What it feels like to party sober

Catherine Gray | January 2022 | 7 minutes

Author Catherine Gray writes about alcohol-free nights out, and how they differ from nights out where alcohol is involved.

I haven’t had a drink – no, not even a little one – since 2013. But I’m not one of those reformed hellraisers who has become a preachy evangelist. I don’t throw holy water on drinkers, or hiss at those doing shots. I know why people drink. I remember. I did it for 21 years, after all. Drinkers are my people. I get it.

Alcohol is a legal and highly convenient way to medicate that low thrum of nervousness that most of us (all of us?) feel before a big party. I won’t pretend alcohol has no positive flipside. It does. It takes jewel-coloured veils and dances them between us and our most anxious self.

It works, yes. In the short-term. But for me, there was a steep price to pay. You may relate? That price tag may well be why you’ve started Dry January® in the first place. And my experience was that that price just gets steeper the longer and deeper in you go. Over years of use, I found it started to exacerbate, rather than soothe, my anxiety.

It got to the point where I wouldn’t just need a drink at the party to feel OK, I’d need a drink before the party… and then two drinks before the party. The more I drank, the less able I was to cope with social events without alcohol. It took away my ability to socialise, rather than enhanced it, essentially.

For a socially anxious introvert, as I am, early teen years are oftspent feeling adrift from inclusion and togetherness while in large groups. We find that click of connection one- on-one, but faced with a roomful? It’s like we’re bobbing on a boat at sea, watching Lego-sized people dance at a party on the shore. For a while, alcohol works as a tug rope to bring the little boat in. But the more we use that tug rope; the harder we pull on it, the more it frays.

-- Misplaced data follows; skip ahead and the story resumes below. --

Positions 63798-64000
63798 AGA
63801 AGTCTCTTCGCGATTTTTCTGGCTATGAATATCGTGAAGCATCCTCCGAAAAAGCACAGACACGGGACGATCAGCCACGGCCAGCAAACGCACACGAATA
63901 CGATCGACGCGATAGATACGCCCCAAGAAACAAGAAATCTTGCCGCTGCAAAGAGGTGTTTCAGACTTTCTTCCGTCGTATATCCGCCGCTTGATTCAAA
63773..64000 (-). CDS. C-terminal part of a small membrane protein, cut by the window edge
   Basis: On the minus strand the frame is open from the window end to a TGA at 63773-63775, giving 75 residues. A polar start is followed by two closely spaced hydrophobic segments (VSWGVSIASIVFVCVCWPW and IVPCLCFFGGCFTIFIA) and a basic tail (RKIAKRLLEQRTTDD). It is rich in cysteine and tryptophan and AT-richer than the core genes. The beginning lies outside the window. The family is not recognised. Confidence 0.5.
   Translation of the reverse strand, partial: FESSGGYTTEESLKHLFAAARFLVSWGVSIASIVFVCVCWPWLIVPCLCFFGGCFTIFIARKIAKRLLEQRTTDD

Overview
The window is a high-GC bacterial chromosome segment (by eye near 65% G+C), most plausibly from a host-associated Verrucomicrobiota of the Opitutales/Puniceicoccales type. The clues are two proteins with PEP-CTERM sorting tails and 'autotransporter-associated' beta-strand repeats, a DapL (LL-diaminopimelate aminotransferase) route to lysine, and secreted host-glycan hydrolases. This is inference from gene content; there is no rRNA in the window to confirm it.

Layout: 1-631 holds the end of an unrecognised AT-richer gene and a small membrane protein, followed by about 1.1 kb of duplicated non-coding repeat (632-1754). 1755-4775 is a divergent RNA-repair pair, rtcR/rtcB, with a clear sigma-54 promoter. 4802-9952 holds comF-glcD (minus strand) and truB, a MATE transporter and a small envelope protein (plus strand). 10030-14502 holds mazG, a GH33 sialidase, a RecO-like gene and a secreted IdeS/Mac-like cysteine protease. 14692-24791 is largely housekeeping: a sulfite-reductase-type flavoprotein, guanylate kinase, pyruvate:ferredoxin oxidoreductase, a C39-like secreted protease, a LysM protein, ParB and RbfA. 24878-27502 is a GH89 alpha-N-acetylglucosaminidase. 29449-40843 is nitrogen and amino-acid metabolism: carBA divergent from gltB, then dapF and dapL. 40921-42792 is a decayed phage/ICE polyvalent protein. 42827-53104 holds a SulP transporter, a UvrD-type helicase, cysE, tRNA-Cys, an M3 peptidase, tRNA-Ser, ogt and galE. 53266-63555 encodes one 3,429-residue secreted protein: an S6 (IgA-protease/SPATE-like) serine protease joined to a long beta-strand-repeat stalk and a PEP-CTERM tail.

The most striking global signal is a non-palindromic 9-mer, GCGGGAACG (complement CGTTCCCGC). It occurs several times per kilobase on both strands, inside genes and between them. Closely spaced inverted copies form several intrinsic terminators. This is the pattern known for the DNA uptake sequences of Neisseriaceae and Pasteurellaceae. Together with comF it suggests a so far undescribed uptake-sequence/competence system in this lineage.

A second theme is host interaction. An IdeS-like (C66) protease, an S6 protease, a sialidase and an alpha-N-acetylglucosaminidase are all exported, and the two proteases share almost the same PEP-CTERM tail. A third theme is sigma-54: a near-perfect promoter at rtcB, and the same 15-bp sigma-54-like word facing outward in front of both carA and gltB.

When we quit drinking, whether for a month or for good, we no longer have the tug rope. We feel adrift, unable to come ashore. Like awkward teens again. And for this reason, it’s no understatement to say that quitting drinking, even temporarily, means we have to learn to socialise all over again. We’re newborn hatchlings. A wet kitten. It’s hard and discombobulating. While also being enormously worthwhile, given you are learning to socialise without a crutch.

I don’t know one – one! – ex-drinker who would tell you they find parties easy. Why? Because parties aren’t easy. The reason parties feel easier when we drink is because we’ve poured a social-anxiety numbing agent into ourselves. Simple.

Sober people learn that parties are expensive. That they cost a king’s ransom of energy. That even a coffee with a new friend demands a princely sum. That a date is to ransack a princess’s jewels. In early sobriety, we learn to spend discriminately, carefully, rarely, until it’s no longer as expensive.

What about you? You’re clearly sober-curious, given you’re doing Dry January®, so you may well be inquisitive as to how it feels longer-term to party as a teetotaller rather than a drinker.

Staying sober is the right choice, for me, but only you can decide which way you’re happiest. But I’m here to tell you that, even though parties may be more expensive energy-wise as a non-drinker at first, over time they become altogether more enjoyable. Like anything, the more you do it, the easier it gets. I promise.

Catherine Gray is the author of Sunday Times Bestseller, The Unexpected Joy of Being Sober. This blog is an amended extract from her latest book, Sunshine Warm Sober. You can buy it now.